There is a sense in which we necessarily follow Christ alone. We can’t depend on the commitment of others; we must be committed ourselves. Someone else can’t do it for us, not even by their prayers. In answer to their prayers, we must enter and remain on the straight and narrow ourselves.
Just the same, community is important on a number of levels. We are called as individuals into community. When the disciples followed Jesus to Jerusalem where he had told them he was to suffer, be killed and on the third day be raised to life, they did so together. They were in this together for better and for worse. Each one for sure needed to do their part, but somehow the dynamic of the community they were was greater than the sum total of all their parts.
And so Lent is a personal time of reflection in preparation for Holy Week in which we especially want to be open to the Lord in becoming aware of our sin so that we might confess them and repent, a time of drawing nearer to our Lord to, in the words of the Apostle Paul, become like him in his death. And yet Lent is together, as well. We are never meant to either go it alone, nor are we meant to find our identity only in ourselves and in our Lord. Somehow our identity is found in fellowship with others as well, especially those who with us are of the family of believers, of the faithful in Jesus.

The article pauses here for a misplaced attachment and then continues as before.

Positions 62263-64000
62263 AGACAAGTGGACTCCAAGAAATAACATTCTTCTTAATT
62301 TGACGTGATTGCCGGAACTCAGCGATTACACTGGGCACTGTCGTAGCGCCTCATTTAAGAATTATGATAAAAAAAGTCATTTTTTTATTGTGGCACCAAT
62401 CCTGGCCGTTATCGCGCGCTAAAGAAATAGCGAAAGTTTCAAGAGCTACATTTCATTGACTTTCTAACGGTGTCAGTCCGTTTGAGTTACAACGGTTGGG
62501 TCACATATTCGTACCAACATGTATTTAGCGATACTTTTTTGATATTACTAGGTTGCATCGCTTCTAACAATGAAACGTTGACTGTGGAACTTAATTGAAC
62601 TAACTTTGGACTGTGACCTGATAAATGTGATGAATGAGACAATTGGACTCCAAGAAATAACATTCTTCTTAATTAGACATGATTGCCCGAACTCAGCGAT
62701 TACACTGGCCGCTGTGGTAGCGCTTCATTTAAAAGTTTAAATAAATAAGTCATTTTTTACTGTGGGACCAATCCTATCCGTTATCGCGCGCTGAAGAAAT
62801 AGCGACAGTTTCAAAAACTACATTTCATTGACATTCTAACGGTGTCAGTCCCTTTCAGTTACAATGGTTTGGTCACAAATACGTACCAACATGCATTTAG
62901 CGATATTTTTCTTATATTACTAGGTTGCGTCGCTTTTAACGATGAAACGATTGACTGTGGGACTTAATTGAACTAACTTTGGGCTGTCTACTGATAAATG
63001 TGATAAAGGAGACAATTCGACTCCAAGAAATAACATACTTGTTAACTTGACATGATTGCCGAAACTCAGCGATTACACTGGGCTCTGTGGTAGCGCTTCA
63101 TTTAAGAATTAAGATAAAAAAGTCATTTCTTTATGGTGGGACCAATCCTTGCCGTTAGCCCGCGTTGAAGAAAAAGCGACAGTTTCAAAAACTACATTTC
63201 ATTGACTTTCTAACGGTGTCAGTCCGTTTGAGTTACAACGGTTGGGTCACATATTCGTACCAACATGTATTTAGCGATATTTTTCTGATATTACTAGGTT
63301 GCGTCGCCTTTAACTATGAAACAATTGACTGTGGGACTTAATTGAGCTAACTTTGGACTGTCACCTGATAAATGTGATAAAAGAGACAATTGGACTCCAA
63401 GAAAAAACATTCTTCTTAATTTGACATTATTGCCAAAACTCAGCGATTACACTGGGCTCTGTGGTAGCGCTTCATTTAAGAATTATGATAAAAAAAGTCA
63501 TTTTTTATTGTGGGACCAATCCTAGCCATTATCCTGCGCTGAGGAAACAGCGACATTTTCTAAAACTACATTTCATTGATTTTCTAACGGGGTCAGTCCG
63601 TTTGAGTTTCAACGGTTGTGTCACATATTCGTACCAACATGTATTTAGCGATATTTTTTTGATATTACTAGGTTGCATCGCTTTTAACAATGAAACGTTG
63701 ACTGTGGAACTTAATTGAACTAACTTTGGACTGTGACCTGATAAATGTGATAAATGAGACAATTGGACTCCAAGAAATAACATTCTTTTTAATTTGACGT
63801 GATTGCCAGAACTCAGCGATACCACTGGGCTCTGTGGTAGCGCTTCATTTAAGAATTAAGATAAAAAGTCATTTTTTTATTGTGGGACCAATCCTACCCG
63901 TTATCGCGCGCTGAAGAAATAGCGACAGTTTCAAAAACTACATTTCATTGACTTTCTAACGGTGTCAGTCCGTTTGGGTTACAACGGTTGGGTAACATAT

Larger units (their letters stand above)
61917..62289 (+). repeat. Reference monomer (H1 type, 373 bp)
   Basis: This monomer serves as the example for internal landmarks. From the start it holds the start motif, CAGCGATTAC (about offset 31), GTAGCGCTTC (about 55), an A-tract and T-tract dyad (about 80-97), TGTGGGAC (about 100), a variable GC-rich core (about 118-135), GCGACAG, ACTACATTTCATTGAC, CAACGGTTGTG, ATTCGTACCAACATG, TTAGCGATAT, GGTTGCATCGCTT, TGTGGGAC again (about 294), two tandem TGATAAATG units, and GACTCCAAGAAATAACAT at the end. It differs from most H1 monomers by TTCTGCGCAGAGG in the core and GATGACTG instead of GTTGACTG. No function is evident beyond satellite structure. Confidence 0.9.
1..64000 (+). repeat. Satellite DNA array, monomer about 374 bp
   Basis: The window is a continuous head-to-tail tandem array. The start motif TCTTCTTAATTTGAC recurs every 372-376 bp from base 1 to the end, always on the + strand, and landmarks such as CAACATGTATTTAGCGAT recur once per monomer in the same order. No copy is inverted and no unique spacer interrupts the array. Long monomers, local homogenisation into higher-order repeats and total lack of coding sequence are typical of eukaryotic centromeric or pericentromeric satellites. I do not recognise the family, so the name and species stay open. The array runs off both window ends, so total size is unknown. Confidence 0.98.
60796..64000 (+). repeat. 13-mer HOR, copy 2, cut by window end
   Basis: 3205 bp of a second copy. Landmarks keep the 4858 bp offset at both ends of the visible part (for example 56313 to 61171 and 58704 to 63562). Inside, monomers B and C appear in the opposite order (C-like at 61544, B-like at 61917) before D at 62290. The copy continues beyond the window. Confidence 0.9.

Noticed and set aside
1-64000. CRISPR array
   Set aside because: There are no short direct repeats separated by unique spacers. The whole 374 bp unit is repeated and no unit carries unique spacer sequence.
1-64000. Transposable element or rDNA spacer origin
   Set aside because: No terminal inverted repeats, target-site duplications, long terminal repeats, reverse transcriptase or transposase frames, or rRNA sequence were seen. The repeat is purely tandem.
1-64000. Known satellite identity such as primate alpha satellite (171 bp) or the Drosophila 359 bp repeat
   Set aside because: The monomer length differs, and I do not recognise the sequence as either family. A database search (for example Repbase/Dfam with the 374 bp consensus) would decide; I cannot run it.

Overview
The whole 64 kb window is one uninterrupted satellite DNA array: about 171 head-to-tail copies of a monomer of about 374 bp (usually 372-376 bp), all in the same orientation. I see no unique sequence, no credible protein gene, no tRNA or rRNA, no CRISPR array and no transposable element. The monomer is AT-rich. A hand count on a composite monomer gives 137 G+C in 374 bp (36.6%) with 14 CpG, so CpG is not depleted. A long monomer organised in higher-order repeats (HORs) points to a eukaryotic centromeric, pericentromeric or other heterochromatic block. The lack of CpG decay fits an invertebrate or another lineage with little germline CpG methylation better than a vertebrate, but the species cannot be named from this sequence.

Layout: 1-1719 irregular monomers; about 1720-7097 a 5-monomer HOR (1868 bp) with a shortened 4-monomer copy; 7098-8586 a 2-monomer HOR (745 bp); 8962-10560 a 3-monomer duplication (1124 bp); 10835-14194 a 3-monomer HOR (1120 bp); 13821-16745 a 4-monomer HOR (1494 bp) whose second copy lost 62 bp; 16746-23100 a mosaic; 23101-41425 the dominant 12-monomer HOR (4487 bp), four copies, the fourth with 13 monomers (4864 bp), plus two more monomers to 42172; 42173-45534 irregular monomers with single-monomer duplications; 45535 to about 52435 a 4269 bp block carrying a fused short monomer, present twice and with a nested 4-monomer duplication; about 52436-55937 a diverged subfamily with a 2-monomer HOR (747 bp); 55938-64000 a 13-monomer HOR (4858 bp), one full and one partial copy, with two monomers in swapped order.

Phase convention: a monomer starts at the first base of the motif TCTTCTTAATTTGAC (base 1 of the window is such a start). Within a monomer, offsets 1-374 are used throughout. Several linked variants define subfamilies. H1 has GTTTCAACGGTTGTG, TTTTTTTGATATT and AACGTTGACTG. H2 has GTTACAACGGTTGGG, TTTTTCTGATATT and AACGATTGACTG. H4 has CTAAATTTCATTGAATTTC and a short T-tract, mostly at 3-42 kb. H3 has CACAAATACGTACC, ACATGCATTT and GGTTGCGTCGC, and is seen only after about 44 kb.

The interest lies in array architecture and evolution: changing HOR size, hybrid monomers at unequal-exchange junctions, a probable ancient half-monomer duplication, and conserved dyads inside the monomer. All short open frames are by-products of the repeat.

And so both dynamics are vitally important. We need a certain kind of solitude and fortitude that is within ourselves in the grace of God in Jesus by the Spirit. But along with that we were made for communion with the Triune God and the community of the redeemed. Both are essential to the fullness of life that is ours in Jesus. God calls us in his grace to growth in each. In our becoming more and more like his Son, Jesus.